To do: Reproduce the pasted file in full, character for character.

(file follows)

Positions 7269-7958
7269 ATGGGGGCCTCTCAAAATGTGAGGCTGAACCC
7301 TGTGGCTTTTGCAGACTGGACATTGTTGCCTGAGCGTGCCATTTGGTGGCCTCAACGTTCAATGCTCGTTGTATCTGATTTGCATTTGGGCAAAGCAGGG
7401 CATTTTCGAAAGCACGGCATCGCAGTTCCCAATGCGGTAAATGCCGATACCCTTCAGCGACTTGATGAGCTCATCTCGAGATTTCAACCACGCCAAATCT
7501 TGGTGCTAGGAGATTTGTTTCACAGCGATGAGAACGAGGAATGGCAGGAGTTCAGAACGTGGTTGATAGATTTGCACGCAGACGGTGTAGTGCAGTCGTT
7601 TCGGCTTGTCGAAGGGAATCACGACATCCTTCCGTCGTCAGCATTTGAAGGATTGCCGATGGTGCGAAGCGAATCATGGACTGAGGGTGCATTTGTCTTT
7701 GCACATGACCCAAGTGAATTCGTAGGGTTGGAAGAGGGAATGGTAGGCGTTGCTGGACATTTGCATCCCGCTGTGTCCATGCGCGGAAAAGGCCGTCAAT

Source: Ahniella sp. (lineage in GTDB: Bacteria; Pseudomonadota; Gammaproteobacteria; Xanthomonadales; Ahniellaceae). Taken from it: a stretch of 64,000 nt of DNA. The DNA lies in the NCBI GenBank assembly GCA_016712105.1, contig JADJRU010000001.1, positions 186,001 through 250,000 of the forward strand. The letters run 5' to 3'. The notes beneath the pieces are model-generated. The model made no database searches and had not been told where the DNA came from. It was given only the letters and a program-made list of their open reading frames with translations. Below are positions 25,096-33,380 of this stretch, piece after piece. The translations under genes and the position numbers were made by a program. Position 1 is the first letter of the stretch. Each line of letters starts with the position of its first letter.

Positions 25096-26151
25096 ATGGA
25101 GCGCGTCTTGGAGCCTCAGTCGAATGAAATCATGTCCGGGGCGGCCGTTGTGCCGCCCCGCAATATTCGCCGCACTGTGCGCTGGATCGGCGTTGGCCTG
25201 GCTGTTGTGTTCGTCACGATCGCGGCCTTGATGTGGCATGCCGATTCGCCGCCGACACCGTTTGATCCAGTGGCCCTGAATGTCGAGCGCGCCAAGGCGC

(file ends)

Positions 7269-7958
7269 ATGGGGGCCTCTCAAAATGTGAGGCTGAACCC
7301 TGTGGCTTTTGCAGACTGGACATTGTTGCCTGAGCGTGCCATTTGGTGGCCTCAACGTTCAATGCTCGTTGTATCTGATTTGCATTTGGGCAAAGCAGGG
7401 CATTTTCGAAAGCACGGCATCGCAGTTCCCAATGCGGTAAATGCCGATACCCTTCAGCGACTTGATGAGCTCATCTCGAGATTTCAACCACGCCAAATCT
7501 TGGTGCTAGGAGATTTGTTTCACAGCGATGAGAACGAGGAATGGCAGGAGTTCAGAACGTGGTTGATAGATTTGCACGCAGACGGTGTAGTGCAGTCGTT
7601 TCGGCTTGTCGAAGGGAATCACGACATCCTTCCGTCGTCAGCATTTGAAGGATTGCCGATGGTGCGAAGCGAATCATGGACTGAGGGTGCATTTGTCTTT
7701 GCACATGACCCAAGTGAATTCGTAGGGTTGGAAGAGGGAATGGTAGGCGTTGCTGGACATTTGCATCCCGCTGTGTCCATGCGCGGAAAAGGCCGTCAAT

Source: Ahniella sp. (lineage in GTDB: Bacteria; Pseudomonadota; Gammaproteobacteria; Xanthomonadales; Ahniellaceae). Taken from it: a stretch of 64,000 nt of DNA. The DNA lies in the NCBI GenBank assembly GCA_016712105.1, contig JADJRU010000001.1, positions 186,001 through 250,000 of the forward strand. The letters run 5' to 3'. The notes beneath the pieces are model-generated. The model made no database searches and had not been told where the DNA came from. It was given only the letters and a program-made list of their open reading frames with translations. Below are positions 25,096-33,380 of this stretch, piece after piece. The translations under genes and the position numbers were made by a program. Position 1 is the first letter of the stretch. Each line of letters starts with the position of its first letter.

Positions 25096-26151
25096 ATGGA
25101 GCGCGTCTTGGAGCCTCAGTCGAATGAAATCATGTCCGGGGCGGCCGTTGTGCCGCCCCGCAATATTCGCCGCACTGTGCGCTGGATCGGCGTTGGCCTG
25201 GCTGTTGTGTTCGTCACGATCGCGGCCTTGATGTGGCATGCCGATTCGCCGCCGACACCGTTTGATCCAGTGGCCCTGAATGTCGAGCGCGCCAAGGCGC